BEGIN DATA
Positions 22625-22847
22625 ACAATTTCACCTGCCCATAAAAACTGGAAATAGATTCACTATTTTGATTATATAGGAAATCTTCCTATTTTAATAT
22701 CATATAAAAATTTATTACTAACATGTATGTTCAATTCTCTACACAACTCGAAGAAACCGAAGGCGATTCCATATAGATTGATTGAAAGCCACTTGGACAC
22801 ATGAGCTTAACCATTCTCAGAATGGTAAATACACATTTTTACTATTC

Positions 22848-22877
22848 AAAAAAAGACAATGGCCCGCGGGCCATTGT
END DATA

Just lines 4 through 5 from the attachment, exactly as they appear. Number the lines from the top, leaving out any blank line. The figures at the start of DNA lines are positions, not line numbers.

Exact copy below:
22801 ATGAGCTTAACCATTCTCAGAATGGTAAATACACATTTTTACTATTC

Positions 22848-22877